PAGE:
Helpful Procedures When Amending Documents in a Community Association
Procedures When Amending Association Documents
By Associated Property Management
Out of necessity, due to the current financial mess, more and more associations are
realizing that their documents are inadequate and that they require changes in order to
combat successfully the new challenges facing community associations today.
When an association is interested in amending its governing documents (Declaration,
Bylaws and Articles of Incorporation), the Board of Directors should contact its attorney
to discuss same. Only an experienced attorney who specializes in Community
Association law should draft any proposed amendments for your association. The reason
you want an experienced attorney to draft your amendments is due to the fact that
someday they may have to defend or litigate these amendments. Once the proposed
amendments are drafted, approved by the Board of Directors they should be mailed or
delivered to each member of the Association for review and a vote.
Some associations are allowed to take a written vote in lieu of a meeting and others
require members to cast their vote in person and/or by proxy at a duly called meeting.
Your association attorney will be able to review your association’s governing documents
to determine your association’s specific requirements. Those requirements should be
located within the governing document itself, which should be consistent with the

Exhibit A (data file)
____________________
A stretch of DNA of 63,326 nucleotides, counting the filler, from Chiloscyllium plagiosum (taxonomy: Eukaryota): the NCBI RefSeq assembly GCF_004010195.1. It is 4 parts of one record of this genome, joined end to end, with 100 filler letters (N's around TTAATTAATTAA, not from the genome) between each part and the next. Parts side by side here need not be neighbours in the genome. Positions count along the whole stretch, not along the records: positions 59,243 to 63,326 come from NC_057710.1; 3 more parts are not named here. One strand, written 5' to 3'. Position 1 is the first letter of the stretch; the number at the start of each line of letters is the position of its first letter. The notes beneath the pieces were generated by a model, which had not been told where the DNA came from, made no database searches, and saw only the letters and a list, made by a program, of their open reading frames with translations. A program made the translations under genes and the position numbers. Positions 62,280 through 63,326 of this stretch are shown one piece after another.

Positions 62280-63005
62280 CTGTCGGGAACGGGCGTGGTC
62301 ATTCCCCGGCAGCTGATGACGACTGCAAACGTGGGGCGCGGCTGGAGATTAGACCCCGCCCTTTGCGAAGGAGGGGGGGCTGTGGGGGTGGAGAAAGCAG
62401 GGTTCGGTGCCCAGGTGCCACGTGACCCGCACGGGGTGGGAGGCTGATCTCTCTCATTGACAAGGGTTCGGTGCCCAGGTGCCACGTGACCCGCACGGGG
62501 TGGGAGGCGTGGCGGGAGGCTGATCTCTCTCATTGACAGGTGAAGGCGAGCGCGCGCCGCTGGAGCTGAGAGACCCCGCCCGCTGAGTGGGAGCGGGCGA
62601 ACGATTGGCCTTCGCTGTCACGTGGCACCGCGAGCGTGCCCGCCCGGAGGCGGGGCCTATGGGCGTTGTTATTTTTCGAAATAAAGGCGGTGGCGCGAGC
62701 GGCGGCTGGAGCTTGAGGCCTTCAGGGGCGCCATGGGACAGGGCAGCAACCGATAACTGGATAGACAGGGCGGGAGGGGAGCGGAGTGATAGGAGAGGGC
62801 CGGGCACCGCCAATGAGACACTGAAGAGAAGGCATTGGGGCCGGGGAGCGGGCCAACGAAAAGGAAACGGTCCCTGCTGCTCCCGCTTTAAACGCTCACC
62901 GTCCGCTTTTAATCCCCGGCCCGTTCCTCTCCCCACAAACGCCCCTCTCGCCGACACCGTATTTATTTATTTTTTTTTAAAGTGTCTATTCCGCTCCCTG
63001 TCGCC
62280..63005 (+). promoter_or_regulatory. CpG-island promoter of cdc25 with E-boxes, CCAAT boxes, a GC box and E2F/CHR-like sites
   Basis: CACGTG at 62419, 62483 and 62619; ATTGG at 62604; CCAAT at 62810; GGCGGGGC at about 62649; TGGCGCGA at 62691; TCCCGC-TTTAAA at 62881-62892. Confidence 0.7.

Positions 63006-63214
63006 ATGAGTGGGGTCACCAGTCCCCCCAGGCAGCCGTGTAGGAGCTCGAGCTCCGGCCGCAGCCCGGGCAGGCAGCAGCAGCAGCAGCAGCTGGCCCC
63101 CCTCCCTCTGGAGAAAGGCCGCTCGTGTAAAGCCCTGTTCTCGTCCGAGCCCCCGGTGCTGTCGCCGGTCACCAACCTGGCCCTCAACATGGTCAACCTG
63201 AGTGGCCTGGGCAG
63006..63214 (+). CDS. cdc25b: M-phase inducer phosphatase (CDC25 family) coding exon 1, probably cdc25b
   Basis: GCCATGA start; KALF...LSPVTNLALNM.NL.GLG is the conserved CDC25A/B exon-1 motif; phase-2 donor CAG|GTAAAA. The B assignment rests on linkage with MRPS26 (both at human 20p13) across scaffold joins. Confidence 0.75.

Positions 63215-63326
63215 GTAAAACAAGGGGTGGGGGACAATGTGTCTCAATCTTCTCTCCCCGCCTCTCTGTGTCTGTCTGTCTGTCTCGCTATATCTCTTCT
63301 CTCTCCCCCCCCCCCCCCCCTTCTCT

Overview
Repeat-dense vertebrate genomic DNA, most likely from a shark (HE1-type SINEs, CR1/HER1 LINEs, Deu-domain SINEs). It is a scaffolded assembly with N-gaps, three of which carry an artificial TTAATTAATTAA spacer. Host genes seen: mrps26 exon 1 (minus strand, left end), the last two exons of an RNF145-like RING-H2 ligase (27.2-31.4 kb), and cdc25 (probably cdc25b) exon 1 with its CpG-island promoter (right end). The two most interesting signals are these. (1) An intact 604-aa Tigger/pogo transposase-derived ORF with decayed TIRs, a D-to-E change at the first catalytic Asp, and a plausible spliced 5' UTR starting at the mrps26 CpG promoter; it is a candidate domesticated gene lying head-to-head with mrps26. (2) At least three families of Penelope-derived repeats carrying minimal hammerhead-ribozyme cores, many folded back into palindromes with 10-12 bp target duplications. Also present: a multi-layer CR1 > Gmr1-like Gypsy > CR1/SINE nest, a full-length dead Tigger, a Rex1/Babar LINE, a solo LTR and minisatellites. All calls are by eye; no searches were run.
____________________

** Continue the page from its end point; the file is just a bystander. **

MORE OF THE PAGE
provisions of Chapter 718, 719 or 720 Florida Statutes, whichever applies to your
association (Condominium, Cooperative or Homeowners).
If the governing documents fail to provide a method of amendment, they may be
amended upon approval of the amendment by the owners of not less than two-thirds of
the voting interests at a duly called meeting. The full text of the specific provisions to be
amended must be included with new words underlined and words to be deleted shown by
strikethrough text (strike). If the change is too extensive and would hinder, rather than
assist, the understanding of the proposed amendment it is not necessary to use
underlining and strikethroughs as indicators of words added or deleted, but, instead, a
notation can be inserted immediately preceding the proposed amendment in essentially
the following language: “Substantial rewording of Section… See Section… for present
Once the membership has approved an amendment, the Board of Directors signs a
Resolution adopting the amendment and has the Resolution, along with the amendment
recorded in the Official Records of the county where the property lies.
Amendments to the governing documents become effective upon recording in the public
records. Next time your community association is contemplating amending your
documents, review this procedure to help the process along.